How to Check your Credit Report

Checking your credit report

If you are applying for a loan, the process usually involves you giving the lender your permission to review your credit report. The credit report is simply a history of your financial transactions. Checking Your Credit Report for Fraud A Step-by-Step Guide

There is an increase in ID theft in the United Kingdom: The January figures show that since the end of last year there has been an 8% increase in the number of cases of finance frauds, and in 2015 alone there were five million cases of them. As scammers find more and more innovative ways to hijack your identities, and personally identifiable information is illegally trafficked on the Internet, it is important to be cautious.

Whilst most folks know to check their account statement, not everyone knows that reviewing your credit report is a great way to check for scams, and it is completely free. Here is a step-by-step ClearScore tutorial on how to check your credit report for scams. There' s no need to bother paying for your credit report.

Benefit from a free ClearScore.com complimentary credit report and receive your Equifax credit report in just a few moments. In addition, it is not necessary to provide banking information. In order to get a full view, you can also review your credit report with a free evaluation version of Experian, which ends after 30 workingdays and amounts to 14.99 a months later.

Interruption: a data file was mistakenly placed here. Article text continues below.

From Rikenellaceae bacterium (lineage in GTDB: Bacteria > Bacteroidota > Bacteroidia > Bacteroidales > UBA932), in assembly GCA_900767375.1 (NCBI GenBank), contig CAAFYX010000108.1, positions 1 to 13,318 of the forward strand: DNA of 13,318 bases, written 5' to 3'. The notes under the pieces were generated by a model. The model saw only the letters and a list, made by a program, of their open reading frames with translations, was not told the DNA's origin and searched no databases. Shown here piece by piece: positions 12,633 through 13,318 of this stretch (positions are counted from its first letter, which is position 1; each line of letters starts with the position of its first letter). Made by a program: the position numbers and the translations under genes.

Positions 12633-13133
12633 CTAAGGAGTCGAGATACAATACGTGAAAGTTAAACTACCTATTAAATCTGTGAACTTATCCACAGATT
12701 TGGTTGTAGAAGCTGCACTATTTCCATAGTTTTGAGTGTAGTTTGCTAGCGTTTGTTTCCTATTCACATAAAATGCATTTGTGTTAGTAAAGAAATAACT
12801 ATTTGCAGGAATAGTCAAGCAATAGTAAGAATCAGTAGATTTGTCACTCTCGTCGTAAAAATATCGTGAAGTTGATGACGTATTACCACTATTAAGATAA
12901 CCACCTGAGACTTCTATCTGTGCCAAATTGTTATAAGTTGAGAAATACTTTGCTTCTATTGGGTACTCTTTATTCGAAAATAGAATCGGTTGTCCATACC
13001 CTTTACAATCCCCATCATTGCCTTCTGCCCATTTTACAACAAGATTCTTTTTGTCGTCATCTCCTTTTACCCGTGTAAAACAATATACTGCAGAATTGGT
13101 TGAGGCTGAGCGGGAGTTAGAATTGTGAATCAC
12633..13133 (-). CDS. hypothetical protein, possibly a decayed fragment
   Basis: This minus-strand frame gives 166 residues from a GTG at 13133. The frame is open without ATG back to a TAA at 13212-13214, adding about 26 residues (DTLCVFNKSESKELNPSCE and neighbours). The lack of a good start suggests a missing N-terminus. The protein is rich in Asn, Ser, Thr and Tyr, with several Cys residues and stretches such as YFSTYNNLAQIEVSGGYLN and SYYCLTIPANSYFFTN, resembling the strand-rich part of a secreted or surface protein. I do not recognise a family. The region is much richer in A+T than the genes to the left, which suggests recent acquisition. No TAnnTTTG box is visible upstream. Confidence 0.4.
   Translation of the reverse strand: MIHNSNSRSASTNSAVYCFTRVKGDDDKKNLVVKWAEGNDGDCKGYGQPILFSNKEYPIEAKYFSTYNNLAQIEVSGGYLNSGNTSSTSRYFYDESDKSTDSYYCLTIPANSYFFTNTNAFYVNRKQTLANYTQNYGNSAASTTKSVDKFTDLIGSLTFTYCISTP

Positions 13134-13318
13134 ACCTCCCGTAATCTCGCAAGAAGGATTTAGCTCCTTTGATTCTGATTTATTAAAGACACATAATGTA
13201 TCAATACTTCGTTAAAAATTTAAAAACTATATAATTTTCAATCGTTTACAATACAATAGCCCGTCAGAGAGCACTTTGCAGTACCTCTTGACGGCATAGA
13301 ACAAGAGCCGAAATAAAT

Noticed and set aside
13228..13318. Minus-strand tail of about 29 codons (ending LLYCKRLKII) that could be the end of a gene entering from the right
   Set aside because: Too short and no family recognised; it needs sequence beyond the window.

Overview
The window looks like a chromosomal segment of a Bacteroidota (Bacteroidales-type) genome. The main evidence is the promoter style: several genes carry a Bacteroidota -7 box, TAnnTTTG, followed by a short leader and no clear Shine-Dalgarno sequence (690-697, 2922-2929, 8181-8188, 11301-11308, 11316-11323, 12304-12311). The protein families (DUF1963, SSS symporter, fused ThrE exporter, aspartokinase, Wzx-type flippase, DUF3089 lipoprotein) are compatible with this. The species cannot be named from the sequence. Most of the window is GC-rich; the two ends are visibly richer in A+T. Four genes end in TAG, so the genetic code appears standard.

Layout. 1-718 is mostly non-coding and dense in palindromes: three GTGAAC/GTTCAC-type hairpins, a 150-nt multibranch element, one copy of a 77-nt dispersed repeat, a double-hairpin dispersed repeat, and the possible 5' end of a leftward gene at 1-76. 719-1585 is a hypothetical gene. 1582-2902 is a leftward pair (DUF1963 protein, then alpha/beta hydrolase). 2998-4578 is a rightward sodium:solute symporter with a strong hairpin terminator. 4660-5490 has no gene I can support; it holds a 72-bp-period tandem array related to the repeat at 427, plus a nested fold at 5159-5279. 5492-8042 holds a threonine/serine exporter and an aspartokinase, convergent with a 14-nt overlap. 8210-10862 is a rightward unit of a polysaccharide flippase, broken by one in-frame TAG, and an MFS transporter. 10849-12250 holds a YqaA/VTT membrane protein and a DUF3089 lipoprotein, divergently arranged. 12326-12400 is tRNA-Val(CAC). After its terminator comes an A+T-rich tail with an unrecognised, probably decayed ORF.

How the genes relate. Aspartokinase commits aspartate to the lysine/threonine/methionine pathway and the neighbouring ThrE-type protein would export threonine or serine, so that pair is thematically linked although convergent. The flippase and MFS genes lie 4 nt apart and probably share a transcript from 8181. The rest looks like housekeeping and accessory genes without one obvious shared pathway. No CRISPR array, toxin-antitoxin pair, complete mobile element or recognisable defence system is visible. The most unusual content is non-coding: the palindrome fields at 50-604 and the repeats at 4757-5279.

In order to view your call credit report (which is used by fewer creditors but is still worthwhile), you can register with Noddle free of charge. The credit report is just a story of your transactions. The report contains information about how you managed your credit account, which includes mortgage, credit card and debit card information. This also logs when creditors review your report before making a judgement as to whether they want to loan you something - this turns out to be a "hard" one.

Check out your report - look around and familiarize yourself with all the information and make sure it is accurate. Check your credit report for suspect and unknown items. Treacherous evidence of cheating is new credit balances you haven't opened, an unpaid account far in excess of your expectations, or an increased "hard" search.

When a scammer tries to open an account in your name, a tough sweep is performed in your credit report for each of these tries. Report any scam to Action Fraud at 0300 123 2040 or actionfraud.police.uk. Make sure you have important information (e.g. name, data, information about the unsub and how much of your funds were lost).

It is also a good idea to inform your local banks or your own finance company of any activities that may be causing suspicion so that they can block your credit line. Keep monitoring your credit reports - we recommend that you do this at least once a year. But make sure it's valuable - if you're sure, your risks are low.

The use of secure password, the notification of missing card and the caution against unwanted phone call or email are good ways to protect against scams.

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